Court allows state to seek aggravated sentencing in Floyd cases; will also allow some additional evidence in Chauvin case

The state court ruled on a number of motions filed regarding the cases against the four former Minneapolis police officers charged in the death of George Floyd Tuesday.

According to documents filed by the court, Judge Peter Cahill approved a motion filed by the state to allow for the argument of aggravated sentencing to be heard in the event that defendants are found guilty. Aggravated sentencing allows for sentencing that is more severe than state sentencing guidelines.

Additionally, Cahill ruled that two additional pieces of ‘Spreigl’ evidence will be allowed in the trial of former officer Derek Chauvin. The evidence, requested by the state for admission, relates to two incidences dated Aug. 22, 2015 and June 25, 2017 in which Chauvin was involved. Defendants’ request to allow for additional ‘Spreigl’ evidence was denied, as well as the state’s request for other ‘Spreigl’ evidence.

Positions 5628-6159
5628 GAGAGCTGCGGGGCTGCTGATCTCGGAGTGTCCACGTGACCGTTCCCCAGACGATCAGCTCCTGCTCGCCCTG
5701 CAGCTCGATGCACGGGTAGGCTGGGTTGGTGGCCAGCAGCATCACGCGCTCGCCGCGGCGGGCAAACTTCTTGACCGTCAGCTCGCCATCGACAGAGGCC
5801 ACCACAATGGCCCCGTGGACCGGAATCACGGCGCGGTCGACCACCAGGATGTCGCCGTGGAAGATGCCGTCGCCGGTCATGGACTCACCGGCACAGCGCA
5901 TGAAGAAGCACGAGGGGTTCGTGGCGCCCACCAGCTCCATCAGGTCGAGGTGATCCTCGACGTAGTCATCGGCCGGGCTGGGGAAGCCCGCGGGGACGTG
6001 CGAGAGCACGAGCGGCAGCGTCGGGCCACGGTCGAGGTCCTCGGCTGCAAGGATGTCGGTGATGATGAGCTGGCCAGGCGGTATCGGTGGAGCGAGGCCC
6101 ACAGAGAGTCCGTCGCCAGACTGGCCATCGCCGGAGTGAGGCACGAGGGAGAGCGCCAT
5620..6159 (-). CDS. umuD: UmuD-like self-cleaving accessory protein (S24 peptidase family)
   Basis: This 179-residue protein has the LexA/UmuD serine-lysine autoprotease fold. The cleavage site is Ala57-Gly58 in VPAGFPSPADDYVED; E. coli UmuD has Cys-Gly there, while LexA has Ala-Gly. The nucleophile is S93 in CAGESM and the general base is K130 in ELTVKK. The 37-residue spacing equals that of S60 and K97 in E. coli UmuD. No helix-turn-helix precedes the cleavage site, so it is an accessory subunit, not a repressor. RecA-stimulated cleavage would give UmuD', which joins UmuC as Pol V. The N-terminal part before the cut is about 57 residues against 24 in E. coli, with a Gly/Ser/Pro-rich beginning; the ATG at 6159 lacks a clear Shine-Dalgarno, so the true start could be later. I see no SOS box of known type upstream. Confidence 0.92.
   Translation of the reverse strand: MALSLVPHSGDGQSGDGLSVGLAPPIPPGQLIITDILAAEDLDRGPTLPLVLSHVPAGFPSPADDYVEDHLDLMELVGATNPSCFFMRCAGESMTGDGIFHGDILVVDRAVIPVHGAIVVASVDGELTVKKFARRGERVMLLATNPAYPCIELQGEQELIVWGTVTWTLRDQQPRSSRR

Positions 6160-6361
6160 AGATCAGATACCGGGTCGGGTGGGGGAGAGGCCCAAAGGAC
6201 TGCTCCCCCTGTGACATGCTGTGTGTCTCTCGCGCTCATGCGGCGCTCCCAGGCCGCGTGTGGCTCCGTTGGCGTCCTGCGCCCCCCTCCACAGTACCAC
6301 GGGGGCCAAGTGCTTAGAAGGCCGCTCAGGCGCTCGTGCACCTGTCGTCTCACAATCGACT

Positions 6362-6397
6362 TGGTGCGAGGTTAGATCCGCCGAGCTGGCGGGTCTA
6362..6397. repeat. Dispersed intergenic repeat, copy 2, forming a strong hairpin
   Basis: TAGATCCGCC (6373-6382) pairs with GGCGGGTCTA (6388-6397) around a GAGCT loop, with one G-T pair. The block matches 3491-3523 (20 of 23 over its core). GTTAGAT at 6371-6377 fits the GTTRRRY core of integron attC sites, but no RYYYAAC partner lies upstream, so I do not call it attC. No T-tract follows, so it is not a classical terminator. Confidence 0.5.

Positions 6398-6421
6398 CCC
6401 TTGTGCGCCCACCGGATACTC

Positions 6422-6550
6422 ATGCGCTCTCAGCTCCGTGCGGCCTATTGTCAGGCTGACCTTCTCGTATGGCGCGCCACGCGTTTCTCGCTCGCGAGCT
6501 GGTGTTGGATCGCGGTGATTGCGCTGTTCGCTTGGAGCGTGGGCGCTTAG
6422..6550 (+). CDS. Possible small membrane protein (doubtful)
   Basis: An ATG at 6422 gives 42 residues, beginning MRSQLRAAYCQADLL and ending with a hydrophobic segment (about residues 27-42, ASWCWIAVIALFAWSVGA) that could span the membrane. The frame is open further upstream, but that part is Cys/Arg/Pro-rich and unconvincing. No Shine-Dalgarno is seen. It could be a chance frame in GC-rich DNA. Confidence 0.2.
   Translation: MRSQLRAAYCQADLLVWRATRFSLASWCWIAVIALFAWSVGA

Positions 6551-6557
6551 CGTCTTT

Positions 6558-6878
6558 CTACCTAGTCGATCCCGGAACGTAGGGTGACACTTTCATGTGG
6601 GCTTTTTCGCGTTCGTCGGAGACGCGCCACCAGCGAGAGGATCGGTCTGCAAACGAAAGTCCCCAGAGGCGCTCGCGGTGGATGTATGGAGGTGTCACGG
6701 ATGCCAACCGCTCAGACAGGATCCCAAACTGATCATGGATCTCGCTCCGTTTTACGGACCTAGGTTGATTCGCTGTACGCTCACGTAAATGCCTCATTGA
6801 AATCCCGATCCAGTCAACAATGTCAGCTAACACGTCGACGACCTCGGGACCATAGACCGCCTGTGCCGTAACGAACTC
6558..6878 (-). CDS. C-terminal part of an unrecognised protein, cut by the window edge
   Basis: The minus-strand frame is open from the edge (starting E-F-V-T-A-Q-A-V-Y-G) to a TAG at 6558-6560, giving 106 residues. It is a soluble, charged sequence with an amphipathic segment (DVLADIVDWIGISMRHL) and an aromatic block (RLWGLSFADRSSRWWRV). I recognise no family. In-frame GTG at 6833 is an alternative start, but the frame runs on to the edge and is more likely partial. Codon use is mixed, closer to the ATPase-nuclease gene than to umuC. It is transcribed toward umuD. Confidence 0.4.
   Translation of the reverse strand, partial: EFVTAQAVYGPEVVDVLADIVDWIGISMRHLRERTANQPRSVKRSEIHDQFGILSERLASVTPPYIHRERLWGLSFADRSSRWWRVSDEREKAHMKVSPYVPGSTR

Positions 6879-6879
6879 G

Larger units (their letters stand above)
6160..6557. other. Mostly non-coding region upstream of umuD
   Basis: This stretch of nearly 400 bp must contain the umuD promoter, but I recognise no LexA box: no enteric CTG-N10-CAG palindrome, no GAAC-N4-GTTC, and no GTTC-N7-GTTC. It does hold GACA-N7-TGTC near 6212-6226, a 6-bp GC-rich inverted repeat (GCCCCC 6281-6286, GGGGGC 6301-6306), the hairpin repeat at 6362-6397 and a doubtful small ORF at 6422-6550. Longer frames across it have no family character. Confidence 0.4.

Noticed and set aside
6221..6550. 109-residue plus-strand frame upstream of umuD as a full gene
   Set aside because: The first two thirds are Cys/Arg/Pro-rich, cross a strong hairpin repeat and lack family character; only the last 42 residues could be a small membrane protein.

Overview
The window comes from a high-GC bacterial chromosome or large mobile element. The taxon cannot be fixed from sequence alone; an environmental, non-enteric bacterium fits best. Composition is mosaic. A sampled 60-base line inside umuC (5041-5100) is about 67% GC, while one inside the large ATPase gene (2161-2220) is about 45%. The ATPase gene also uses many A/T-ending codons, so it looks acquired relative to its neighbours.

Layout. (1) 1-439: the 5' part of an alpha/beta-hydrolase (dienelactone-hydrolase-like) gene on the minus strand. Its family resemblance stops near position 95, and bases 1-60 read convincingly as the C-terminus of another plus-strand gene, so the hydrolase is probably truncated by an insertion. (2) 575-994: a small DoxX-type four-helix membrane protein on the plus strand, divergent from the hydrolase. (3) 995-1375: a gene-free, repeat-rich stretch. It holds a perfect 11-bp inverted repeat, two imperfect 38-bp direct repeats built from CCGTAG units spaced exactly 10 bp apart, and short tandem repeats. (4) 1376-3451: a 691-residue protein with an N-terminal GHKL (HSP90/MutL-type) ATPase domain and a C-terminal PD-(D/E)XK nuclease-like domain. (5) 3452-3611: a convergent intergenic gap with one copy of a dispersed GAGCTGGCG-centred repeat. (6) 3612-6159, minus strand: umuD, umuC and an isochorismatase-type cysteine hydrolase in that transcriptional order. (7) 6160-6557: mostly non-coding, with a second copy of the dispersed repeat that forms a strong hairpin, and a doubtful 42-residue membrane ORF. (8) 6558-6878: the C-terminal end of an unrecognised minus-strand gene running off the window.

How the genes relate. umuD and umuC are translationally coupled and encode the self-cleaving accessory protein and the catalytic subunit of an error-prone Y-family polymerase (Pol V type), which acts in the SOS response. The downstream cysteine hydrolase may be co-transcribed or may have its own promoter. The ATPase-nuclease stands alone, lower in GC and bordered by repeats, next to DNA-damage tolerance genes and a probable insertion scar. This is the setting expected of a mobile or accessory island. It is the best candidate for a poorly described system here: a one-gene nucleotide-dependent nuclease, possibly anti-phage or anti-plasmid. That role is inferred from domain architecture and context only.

In short, ‘Spreigl’ evidence is evidence that relates to previous crimes, bad acts or wrongs that may be relevant to the current trial.

Chauvin is charged with second-degree murder and manslaughter. J Alexander Kueng, Thomas Lane and Tou Thao are charged with aiding and abetting second-degree murder and aiding and abetting second-degree manslaughter.